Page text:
After moving to Nottingham Forest, Antonio gave an interview to this columnist’s colleague, Dom Howson, in The Star and vowed not to celebrate if he found the net again at Hillsborough.
“I would never do that to my Wednesday family,” he said.
The absence of a celebration has somehow become a big deal. You see it almost every week when a high-profile player returns to a club he played for, or the team he supported as a boy. With the way it’s going, we’ll soon see it when footballers return to a city they once visited for a particularly-boisterous stag weekend.
“Wednesday gave me a base to work from, and I didn’t celebrate when I scored for Wednesday against Reading last season. I thank them both for where I am right now.”
Quite how Antonio managed to resist the urge to celebrate such a decisive goal for his “Wednesday family” is unknown but Antonio is by no means the only guilty party for this modern-day football crime.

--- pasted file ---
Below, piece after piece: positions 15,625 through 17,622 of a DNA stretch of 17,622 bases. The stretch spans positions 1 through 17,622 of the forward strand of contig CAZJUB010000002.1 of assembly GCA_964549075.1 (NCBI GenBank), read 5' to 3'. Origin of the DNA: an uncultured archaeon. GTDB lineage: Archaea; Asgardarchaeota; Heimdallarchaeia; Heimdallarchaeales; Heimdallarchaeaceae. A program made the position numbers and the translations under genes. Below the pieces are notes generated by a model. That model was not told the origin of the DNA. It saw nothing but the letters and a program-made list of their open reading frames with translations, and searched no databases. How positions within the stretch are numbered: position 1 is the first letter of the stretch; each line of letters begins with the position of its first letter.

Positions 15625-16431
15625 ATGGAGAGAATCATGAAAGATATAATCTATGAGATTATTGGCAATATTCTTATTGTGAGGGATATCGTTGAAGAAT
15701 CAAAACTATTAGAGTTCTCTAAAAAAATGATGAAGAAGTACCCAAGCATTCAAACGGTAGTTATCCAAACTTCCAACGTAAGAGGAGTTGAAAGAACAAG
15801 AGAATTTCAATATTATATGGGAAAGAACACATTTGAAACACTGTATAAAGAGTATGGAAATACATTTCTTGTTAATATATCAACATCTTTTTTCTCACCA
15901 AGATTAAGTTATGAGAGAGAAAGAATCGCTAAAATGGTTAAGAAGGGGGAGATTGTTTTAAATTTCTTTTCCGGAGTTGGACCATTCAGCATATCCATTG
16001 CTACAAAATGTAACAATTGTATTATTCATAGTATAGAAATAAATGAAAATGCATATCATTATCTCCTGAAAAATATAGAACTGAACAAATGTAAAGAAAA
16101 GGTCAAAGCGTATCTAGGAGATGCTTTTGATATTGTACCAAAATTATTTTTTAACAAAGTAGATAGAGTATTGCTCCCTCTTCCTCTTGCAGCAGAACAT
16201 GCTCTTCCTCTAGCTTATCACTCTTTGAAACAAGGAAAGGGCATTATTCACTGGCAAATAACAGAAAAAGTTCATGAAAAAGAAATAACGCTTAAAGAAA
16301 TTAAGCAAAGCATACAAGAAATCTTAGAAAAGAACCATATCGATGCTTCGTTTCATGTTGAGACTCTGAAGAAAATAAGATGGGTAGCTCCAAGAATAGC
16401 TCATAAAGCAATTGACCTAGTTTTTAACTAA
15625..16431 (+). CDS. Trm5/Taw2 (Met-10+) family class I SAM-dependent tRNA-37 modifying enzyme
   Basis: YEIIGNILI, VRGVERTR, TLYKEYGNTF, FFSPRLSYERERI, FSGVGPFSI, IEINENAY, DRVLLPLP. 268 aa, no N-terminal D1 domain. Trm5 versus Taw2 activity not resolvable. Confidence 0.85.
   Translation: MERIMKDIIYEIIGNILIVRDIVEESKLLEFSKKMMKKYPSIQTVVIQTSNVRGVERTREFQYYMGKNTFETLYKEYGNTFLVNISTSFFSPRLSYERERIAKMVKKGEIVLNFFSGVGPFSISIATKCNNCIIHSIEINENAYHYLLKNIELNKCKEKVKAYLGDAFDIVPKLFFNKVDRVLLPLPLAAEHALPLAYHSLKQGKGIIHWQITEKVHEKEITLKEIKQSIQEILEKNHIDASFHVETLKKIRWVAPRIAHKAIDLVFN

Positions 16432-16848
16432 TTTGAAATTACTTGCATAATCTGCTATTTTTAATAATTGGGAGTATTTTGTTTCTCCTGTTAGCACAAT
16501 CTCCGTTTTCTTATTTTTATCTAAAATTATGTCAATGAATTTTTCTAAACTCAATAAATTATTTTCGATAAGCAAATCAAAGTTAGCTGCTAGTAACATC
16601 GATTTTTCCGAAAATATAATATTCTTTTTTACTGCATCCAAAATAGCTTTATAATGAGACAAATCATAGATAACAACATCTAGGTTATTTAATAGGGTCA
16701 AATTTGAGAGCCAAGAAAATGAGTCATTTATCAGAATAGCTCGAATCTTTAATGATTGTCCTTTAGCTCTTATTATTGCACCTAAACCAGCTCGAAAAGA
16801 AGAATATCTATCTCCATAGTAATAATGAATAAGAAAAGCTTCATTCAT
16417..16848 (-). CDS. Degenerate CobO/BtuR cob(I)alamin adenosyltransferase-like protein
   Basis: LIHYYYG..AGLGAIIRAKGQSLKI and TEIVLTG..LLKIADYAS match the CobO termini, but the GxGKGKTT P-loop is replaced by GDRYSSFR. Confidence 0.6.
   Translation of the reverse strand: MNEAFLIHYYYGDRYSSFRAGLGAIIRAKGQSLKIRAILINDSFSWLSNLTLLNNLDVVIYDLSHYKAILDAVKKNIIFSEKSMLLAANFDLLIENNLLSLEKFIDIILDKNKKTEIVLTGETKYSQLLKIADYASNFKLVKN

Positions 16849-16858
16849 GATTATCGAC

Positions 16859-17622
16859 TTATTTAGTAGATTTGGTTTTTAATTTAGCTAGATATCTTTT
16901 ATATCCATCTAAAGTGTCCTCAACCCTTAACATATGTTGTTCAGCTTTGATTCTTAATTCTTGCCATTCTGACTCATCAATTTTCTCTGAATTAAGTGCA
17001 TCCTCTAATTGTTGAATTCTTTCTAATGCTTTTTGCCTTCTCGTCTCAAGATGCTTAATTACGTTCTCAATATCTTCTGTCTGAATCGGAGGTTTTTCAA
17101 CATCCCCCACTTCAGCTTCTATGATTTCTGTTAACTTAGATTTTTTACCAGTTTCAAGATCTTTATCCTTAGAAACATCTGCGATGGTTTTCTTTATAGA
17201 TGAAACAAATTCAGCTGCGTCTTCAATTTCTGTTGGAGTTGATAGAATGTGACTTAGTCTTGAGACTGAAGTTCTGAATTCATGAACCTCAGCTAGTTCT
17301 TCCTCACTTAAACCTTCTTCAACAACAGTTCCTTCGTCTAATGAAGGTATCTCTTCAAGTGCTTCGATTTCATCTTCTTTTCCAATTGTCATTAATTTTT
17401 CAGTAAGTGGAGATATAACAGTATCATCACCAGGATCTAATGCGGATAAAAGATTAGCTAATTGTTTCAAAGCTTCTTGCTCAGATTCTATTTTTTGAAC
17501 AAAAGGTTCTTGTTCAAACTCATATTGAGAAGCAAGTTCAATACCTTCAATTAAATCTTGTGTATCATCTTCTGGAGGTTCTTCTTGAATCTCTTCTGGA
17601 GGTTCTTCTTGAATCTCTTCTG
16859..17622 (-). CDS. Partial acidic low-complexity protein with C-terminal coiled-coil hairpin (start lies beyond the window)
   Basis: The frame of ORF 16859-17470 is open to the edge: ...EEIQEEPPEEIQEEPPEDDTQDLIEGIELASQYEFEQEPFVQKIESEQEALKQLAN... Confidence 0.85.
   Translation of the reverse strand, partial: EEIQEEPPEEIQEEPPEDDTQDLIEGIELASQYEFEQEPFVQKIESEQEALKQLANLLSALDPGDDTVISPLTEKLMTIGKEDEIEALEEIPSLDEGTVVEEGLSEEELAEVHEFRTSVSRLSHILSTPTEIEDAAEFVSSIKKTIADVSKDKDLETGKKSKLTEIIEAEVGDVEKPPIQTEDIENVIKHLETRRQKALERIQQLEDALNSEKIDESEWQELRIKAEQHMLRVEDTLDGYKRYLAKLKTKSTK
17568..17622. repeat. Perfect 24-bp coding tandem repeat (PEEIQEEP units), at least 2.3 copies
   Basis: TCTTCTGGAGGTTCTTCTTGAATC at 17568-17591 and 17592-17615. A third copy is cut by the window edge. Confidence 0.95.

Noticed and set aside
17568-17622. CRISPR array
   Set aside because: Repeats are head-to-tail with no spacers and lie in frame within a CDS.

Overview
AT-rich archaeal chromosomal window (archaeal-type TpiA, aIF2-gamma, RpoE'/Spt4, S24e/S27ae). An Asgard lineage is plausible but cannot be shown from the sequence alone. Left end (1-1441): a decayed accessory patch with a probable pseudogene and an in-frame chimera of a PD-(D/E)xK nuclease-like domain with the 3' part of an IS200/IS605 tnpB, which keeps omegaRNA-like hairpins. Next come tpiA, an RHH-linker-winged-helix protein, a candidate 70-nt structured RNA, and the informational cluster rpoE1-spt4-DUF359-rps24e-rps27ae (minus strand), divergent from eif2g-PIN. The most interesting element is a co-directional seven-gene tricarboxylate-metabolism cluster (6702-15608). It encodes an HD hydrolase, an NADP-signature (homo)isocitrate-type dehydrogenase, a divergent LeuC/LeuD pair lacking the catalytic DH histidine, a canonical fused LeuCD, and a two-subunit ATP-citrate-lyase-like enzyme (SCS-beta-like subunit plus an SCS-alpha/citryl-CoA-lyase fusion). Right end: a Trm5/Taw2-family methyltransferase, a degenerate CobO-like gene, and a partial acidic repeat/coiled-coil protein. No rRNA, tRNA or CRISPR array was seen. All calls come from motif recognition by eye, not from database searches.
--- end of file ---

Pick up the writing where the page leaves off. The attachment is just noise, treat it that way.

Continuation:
Wilfried Bony became the latest at the weekend, arms outstretched and palms pointed downward after netting form Manchester City against former club, Swansea. Given that it was only the Ivorian’s second goal in City colours since his £30m move from Wales, you’d have maybe forgiven him a little exuberance. But there was none to be seen here.
Goal celebrations, of course, have long been a much-loved sideshow to the football; I’m not quite old enough to remember Gazza’s ‘dentist chair’ after scoring against Scotland, but there can be few people in the country not aware of it now. Jürgen’s Klinsmann dive became an overnight sensation; kids - the brave ones, at least - in my primary school used to do it on the gravel after scoring at breaktime. Stuart Pearce’s display of passion and relief after his penalty in Euro ‘96 was the reaction of a man who exorcised some real demons.
But now, the absence of a celebration has almost become as big a deal. You see it almost every week when a high-profile player returns to a club he played for, or the team he supported as a boy. With the way it’s going, we’ll soon see it when footballers return to a city they once visited for a particularly-boisterous stag night.